David Rieff's new book on today's problems of accessing basic foods in the global south, but the complexities are lost in his ramblings; it is a call for clarity from the history of hunger relief.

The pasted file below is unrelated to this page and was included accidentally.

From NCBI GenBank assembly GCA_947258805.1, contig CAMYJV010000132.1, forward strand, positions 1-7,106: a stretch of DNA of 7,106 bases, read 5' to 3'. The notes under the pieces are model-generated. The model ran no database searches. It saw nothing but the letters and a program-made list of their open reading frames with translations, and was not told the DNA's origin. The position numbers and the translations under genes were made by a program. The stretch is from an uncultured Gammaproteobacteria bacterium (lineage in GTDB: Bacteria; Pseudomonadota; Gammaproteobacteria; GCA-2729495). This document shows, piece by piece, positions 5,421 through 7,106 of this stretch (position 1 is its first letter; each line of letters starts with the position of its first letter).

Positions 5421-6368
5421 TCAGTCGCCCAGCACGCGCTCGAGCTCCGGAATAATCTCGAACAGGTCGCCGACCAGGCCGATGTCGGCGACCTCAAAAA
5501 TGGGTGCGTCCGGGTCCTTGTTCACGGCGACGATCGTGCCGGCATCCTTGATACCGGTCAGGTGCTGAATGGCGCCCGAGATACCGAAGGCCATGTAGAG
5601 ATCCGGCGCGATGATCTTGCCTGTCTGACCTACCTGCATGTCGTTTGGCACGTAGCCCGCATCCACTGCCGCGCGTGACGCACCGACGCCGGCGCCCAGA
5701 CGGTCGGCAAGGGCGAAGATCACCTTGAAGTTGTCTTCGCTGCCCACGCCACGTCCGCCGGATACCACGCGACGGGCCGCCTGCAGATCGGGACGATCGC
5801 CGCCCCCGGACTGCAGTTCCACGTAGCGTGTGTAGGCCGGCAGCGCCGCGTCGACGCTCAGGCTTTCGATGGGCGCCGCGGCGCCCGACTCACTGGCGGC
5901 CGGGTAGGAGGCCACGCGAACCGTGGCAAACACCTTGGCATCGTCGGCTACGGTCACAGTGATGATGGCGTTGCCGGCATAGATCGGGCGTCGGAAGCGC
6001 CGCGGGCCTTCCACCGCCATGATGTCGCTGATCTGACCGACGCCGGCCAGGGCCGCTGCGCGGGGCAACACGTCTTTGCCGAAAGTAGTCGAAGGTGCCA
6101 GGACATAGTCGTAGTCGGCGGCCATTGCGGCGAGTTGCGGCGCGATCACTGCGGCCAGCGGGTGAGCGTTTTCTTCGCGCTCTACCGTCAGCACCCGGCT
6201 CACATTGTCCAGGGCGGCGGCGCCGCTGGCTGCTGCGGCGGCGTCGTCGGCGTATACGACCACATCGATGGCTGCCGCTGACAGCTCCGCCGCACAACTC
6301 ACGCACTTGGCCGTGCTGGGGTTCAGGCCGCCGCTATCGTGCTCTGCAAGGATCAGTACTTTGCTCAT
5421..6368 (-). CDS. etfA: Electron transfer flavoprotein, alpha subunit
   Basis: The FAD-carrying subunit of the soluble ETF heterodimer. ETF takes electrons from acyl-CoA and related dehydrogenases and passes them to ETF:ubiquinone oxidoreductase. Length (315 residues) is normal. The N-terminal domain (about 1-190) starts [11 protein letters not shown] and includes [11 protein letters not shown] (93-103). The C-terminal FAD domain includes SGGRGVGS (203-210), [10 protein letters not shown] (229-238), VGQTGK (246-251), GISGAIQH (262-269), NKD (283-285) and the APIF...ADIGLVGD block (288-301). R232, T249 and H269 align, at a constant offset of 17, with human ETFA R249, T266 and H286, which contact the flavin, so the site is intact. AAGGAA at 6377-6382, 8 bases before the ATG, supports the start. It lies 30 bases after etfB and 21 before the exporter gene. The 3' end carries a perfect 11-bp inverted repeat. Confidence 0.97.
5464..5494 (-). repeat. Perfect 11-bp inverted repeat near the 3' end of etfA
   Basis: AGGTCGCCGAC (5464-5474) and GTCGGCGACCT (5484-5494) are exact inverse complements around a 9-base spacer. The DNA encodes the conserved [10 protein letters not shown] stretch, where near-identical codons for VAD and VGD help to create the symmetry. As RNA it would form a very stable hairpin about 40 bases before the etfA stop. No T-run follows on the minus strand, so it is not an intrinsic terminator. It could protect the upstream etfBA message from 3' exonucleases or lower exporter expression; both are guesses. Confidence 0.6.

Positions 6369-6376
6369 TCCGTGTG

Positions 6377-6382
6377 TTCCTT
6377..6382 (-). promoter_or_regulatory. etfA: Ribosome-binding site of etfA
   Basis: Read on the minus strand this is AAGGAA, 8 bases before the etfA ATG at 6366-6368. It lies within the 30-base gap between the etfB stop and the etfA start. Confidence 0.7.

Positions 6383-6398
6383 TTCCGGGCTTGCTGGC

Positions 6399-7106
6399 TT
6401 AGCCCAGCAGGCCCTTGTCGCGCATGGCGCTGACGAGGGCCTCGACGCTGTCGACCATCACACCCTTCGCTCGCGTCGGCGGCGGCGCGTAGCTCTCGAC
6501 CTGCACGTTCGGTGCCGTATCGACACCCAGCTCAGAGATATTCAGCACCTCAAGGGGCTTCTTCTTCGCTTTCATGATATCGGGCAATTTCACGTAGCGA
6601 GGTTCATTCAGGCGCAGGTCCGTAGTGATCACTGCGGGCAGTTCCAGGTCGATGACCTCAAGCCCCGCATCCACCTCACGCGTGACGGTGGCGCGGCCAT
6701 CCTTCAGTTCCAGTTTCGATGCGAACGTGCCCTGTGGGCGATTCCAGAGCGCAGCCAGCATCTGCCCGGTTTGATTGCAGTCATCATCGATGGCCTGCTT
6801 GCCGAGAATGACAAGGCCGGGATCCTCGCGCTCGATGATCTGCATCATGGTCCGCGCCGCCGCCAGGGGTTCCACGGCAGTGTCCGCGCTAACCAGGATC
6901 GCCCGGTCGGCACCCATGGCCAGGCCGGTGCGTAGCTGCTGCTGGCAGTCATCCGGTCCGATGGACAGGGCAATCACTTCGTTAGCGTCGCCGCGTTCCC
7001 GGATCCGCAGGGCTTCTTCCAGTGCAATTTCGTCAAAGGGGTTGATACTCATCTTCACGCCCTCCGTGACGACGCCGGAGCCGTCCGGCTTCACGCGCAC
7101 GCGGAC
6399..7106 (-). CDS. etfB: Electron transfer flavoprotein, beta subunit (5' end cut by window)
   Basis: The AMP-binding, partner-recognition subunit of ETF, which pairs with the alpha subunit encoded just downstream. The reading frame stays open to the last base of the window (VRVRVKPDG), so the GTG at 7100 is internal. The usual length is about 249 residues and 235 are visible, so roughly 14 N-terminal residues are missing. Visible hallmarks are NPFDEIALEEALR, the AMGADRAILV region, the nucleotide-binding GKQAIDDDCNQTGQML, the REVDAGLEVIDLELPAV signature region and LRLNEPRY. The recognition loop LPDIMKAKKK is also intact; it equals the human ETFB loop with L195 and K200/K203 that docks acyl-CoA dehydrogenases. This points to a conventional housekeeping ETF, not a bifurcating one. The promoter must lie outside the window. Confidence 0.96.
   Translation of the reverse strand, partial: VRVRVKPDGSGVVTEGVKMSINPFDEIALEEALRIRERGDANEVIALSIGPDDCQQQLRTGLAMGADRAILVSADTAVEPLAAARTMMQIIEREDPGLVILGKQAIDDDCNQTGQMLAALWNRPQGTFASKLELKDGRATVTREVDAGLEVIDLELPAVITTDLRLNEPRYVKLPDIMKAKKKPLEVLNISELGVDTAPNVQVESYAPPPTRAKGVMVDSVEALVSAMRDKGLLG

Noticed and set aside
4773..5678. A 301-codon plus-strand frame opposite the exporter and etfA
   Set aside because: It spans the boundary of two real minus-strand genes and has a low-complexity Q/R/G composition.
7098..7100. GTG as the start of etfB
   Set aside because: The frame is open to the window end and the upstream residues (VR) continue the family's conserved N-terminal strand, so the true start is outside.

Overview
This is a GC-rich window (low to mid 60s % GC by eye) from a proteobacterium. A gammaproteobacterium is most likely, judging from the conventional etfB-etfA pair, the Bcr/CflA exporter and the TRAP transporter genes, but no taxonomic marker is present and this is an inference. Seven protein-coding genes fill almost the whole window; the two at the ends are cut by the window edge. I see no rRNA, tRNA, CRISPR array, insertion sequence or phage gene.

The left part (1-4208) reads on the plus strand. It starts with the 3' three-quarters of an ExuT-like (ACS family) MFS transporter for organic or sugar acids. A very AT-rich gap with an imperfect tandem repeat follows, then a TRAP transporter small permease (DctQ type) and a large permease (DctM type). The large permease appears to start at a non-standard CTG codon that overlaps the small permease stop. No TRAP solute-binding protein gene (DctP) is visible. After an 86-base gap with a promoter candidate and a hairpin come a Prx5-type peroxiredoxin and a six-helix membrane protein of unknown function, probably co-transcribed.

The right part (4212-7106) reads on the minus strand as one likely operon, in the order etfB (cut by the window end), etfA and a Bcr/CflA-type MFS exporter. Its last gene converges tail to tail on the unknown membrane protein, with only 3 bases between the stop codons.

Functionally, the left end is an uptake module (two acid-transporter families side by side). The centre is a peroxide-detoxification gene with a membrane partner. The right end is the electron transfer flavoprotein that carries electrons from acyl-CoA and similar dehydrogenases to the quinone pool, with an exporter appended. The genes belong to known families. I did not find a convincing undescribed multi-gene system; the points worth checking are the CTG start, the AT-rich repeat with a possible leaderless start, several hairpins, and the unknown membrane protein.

"In his rambling, ambitious, and pessimistic book, The Reproach of Hunger, David Rieff sees scores of the development community’s fables and foibles through the lens of the current problems in access to food. Those problems are the manifestation, variously, of unaffordable prices for staple foods, population growth in some regions outstripping increases in agricultural productivity, lack of access to foods with important vitamins and minerals, unhealthful food practices, exhaustion of soil nutrients, poor governance and planning, and climate disruptions and political turbulence that affect the production of food. To blame? It’s pretty hard to figure out from Rieff’s telling, but suspects include the over-optimism of people like Bono and Bill Gates, lack of progress in plant breeding, the inherent unfairness of capitalist economies and the impracticality of social reformers seeking to overturn capitalism. Rieff offers not a path toward a solution but an impassioned critique of virtually every effort that’s been marshaled. The overall message seems to be: it’s complicated, and the sets of solutions that have been taken so far don’t do justice to those complications."--Gilbert Levine and Ruth Levine, HistPhil